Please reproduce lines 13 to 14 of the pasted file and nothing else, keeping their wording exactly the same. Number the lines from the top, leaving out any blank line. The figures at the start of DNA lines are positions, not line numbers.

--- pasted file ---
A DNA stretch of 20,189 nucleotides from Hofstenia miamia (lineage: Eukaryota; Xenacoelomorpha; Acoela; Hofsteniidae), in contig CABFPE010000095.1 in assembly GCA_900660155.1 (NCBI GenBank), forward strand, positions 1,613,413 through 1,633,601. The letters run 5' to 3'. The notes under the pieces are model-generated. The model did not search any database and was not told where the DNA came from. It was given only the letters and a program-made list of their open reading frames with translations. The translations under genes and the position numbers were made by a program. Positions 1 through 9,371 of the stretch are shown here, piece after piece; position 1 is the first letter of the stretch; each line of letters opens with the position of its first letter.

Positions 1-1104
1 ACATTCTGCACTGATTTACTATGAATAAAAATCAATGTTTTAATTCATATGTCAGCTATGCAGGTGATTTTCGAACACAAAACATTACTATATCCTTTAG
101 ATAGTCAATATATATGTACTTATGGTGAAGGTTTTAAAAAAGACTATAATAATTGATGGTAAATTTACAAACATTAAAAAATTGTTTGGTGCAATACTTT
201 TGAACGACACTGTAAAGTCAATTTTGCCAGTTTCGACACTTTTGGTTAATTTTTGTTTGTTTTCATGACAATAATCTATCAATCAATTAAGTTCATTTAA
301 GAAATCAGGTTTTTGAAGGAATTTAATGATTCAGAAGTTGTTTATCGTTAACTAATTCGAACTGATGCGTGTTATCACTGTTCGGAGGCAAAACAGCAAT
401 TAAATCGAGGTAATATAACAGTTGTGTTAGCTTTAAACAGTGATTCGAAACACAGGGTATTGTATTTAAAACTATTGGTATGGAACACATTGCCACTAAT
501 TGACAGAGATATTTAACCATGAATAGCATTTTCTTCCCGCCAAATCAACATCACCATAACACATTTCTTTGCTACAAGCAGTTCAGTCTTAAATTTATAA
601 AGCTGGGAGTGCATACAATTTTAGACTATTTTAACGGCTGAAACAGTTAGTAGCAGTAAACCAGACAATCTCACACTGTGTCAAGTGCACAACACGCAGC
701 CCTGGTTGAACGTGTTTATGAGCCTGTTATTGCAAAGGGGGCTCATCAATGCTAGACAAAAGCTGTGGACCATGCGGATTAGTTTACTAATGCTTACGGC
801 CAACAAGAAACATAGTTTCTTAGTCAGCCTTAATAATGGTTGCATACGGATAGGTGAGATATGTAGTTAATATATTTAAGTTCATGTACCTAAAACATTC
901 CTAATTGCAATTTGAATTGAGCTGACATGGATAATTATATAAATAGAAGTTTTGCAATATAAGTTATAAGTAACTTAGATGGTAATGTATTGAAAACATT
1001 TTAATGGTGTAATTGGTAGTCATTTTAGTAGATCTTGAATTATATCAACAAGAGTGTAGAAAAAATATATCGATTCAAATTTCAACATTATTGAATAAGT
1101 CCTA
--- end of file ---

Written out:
1001 TTAATGGTGTAATTGGTAGTCATTTTAGTAGATCTTGAATTATATCAACAAGAGTGTAGAAAAAATATATCGATTCAAATTTCAACATTATTGAATAAGT
1101 CCTA